-- In comic books the Coyote and Road Runner talked; the latter in rhyme. RR also had kids. For the record Tom and Jerry talked in comics too, while on film only the diapered Nibbles ever spoke.

-- Long after Termite Terrace Jones did a half-hour Raggedy Ann and Andy Christmas special, featuring a Wile E. clone who wanted to encase all dolls and teddy bears in plastic blocks so they couldn't be hugged or played with. His intention was to protect them from wear and tear.

J Lee said...

Late to the game here, but Jones also gave credit to Frank Tashlin for the basis of Wile E. -- before leaving for live-action films, Tashlin directed two cartoons, "The Fox and the Grapes" while he was at Columbia, and "I've Got Plenty of Mutton" at Warners. The first set up the obsessive 'blackout' gags, where the Fox (with Mel Blanc's voice) tries various way to get grapes being dangled by a crow, while the latter cartoon was the template for some of the absurd efforts the coyote would go to to find something to eat, to set up his pursuit of food ("Mutton" is closer to the sheepdog cartoons Jones did, but is also includes a sexual chase that's a forerunner for Chuck's Pepe LePew cartoons).

Unknown said...

I wonder if they do more Road Runner car-tunes, instead of Acme, it would say Amazon on the side. Same day delivery would be beneficial.

Mike Doran said...

I wonder how many of you might be familiar with the humorous writings of Ian Frazier.

In 1996, Mr. Frazier published a collection of 21 short pieces, carrying the title Coyote Vs, Acme (published by Farrar, Straus and Giroux).

The title piece, as you can probably infer, is the text of a legal action brought by Wile E. Coyote (plaintiff) against Acme Company (defendant) in the United States District Court, Southwestern District ...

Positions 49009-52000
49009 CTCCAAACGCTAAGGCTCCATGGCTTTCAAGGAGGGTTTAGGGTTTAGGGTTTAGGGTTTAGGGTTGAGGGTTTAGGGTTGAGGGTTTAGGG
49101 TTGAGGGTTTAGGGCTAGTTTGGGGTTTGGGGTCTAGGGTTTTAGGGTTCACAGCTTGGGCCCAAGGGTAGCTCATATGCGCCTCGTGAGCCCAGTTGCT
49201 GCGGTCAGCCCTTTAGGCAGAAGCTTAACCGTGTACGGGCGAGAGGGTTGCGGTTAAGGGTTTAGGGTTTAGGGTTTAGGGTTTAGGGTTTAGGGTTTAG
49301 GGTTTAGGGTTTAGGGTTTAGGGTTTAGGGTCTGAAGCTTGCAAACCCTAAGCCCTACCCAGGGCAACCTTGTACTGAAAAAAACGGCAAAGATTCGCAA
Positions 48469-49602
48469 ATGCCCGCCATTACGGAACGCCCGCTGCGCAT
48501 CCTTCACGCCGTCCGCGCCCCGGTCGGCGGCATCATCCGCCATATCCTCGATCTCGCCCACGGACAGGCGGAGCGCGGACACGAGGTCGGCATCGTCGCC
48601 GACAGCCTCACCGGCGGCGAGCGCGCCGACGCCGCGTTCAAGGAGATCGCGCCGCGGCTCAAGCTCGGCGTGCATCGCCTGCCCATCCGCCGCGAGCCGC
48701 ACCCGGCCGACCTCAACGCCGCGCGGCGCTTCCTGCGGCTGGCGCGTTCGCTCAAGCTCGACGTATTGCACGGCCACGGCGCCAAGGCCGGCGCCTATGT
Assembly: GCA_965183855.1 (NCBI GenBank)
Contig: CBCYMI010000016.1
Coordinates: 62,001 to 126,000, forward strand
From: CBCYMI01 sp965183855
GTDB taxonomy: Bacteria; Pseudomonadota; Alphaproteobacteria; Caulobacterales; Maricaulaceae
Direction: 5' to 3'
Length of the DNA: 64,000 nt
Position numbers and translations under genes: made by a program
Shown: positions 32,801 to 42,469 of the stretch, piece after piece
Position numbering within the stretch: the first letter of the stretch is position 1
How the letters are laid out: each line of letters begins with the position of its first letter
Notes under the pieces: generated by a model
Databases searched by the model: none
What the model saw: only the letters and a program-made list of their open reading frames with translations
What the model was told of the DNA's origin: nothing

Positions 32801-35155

... well the whole thing - seven packed pages - is written in flawless legal boilerplate, and is one of the funniest pieces I've ever read.

There are many other pieces in here, on various subjects, every bit as pointedly funny, and all are worth your attention.

estiv said...

I always liked the idea that structure in writing is like a skeleton: you never see it directly, but if it weren’t there you’d just have a mess.

ScarletNumber said...

These are very Asimovian.

Maurice M. said...

The other rule Jones claims was each cartoon was made up of 11 gags.

I've long assumed Jones codified these long after the fact, because many of the actual cartoons he did routinely violate one or more of them, i.e.:

—the Road Runner does go off the road at times

—the Road Runner did occasionally directly harm the coyote, notably in the very first cartoon, Fast and Furry-ous, where the Road Runner picks up a Coyote-discarded metal lid just as Wile E. lunges at him and thus goes CLANG into it, and, seconds later, when the Coyote throws "One Genuine Boomerang" he is immediately hit by "Another Genuine Boomerang" clearly thrown by the Road Runner.

—The Coyote is often mangled, not humiliated

—Wile E. occasionally got products from other companies, like the ACE Electric Motor and Fleet-Foot brand Jet-Propelled Tennis Shoes in Fast and Furry-ous, and the Excelsior Electric Fan in Going! Going! Gosh!.

Also, the 2nd cartoon in the series is titled "Beep Beep", and the Road Runner goes both "Beep Beep" and "Meep Meep" over the course of the series.

All that said, Jones' cartoons in the series held to the general form of those "rules" much of the time. Rules are a good thing.